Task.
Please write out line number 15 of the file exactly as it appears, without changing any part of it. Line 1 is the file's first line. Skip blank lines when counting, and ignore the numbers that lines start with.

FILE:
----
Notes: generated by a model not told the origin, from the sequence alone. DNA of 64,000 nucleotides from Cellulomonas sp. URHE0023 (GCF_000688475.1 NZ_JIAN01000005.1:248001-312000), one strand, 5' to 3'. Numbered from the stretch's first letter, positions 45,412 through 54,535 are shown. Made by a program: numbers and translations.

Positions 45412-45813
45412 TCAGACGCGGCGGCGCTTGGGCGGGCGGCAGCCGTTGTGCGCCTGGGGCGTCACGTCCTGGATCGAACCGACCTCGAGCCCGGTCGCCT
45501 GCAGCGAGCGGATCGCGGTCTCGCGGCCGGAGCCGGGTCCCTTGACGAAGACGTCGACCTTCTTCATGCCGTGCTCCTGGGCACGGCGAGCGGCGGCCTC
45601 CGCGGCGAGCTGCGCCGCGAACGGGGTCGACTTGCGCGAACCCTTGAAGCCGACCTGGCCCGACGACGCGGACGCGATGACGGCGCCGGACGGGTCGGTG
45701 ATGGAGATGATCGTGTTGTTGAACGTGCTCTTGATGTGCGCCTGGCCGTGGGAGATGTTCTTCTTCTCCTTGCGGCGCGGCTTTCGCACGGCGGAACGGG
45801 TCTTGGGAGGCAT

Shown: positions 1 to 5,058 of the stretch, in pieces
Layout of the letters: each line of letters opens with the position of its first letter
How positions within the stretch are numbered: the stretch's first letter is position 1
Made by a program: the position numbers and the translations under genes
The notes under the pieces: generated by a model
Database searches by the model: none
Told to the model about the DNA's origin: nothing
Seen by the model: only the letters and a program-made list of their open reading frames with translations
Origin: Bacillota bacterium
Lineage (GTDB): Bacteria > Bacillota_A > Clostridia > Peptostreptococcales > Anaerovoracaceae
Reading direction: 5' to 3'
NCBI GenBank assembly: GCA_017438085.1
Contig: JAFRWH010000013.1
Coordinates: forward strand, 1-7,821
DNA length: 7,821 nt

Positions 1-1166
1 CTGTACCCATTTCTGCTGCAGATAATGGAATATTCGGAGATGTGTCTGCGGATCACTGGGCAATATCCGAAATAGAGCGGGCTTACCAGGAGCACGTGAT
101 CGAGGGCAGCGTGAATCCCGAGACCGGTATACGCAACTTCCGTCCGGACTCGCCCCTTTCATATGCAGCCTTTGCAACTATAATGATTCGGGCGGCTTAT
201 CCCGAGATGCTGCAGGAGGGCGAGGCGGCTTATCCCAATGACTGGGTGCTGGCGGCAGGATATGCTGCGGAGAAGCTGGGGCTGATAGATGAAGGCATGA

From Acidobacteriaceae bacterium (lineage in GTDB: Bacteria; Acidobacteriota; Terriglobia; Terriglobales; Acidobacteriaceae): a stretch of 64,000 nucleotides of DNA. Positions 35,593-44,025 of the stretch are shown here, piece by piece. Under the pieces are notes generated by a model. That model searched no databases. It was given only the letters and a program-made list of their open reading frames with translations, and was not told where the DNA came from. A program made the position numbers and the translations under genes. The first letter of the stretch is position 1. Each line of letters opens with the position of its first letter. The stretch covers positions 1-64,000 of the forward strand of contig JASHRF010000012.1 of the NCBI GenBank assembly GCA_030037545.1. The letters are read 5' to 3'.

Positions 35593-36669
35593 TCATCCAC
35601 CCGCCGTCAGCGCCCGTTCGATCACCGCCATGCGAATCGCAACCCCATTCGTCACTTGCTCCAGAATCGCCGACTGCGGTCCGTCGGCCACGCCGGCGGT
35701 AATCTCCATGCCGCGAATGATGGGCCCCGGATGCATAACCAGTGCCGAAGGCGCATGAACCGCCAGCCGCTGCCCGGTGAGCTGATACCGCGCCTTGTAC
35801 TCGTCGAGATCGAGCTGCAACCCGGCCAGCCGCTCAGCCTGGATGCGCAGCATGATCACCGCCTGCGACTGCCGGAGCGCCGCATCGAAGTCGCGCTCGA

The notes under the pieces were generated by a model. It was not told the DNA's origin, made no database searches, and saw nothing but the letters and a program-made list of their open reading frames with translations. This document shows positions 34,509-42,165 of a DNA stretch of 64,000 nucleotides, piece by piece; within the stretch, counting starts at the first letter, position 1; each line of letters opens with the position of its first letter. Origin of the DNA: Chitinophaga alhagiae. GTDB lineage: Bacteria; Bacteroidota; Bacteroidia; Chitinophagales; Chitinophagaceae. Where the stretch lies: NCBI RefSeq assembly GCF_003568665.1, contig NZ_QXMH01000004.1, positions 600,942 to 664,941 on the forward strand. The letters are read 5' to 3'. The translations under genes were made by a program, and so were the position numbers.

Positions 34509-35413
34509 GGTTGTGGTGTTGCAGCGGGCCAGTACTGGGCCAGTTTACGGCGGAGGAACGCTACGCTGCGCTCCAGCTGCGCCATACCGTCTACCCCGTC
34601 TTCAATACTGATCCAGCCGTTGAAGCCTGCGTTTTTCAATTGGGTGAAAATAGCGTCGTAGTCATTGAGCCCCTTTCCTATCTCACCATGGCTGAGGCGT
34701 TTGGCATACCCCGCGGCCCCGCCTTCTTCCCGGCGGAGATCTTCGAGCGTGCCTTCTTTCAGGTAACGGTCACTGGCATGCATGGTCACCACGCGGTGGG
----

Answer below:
Seen by the model: only the letters and a program-made list of their open reading frames with translations